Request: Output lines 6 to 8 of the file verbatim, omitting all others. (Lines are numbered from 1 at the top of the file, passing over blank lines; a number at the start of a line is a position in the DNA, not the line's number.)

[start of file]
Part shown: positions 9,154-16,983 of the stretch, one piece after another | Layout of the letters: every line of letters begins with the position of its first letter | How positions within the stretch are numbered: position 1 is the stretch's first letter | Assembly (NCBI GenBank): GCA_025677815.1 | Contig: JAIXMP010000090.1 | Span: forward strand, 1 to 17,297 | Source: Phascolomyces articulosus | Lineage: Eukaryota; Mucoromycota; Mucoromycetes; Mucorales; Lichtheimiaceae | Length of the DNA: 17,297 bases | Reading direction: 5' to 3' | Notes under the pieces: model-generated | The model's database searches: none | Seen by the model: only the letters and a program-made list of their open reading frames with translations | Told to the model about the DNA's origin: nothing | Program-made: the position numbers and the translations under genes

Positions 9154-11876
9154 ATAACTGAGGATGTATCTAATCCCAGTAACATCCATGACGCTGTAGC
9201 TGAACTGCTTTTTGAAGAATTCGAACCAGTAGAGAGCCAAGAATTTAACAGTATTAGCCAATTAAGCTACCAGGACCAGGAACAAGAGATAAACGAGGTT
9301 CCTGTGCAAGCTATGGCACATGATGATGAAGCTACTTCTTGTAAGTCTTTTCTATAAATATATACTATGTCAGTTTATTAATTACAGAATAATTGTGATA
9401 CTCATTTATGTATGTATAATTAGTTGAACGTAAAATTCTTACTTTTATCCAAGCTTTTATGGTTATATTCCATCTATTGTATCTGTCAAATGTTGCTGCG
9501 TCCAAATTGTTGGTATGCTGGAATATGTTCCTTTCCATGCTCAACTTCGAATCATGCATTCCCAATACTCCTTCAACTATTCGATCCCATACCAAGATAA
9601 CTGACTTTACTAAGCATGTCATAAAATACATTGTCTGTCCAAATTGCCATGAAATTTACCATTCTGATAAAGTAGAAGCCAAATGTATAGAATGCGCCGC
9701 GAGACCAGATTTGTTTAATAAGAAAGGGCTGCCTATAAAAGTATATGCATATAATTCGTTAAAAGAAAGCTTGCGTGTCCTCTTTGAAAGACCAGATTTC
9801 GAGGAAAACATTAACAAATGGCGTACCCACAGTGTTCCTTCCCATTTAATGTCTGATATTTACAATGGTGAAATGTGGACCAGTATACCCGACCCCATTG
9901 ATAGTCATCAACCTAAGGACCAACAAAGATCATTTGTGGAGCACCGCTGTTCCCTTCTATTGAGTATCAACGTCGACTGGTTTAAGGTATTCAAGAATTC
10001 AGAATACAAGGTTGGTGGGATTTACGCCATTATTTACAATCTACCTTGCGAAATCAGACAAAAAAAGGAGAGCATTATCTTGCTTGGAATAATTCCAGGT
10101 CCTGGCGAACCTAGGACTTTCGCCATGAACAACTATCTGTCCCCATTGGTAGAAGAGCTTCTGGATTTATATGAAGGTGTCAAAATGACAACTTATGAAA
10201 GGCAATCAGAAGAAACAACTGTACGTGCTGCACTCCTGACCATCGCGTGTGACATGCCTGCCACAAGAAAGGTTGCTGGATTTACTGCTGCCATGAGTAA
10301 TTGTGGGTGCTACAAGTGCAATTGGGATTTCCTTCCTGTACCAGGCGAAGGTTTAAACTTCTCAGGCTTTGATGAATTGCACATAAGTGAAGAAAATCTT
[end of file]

9401 CTCATTTATGTATGTATAATTAGTTGAACGTAAAATTCTTACTTTTATCCAAGCTTTTATGGTTATATTCCATCTATTGTATCTGTCAAATGTTGCTGCG
9501 TCCAAATTGTTGGTATGCTGGAATATGTTCCTTTCCATGCTCAACTTCGAATCATGCATTCCCAATACTCCTTCAACTATTCGATCCCATACCAAGATAA
9601 CTGACTTTACTAAGCATGTCATAAAATACATTGTCTGTCCAAATTGCCATGAAATTTACCATTCTGATAAAGTAGAAGCCAAATGTATAGAATGCGCCGC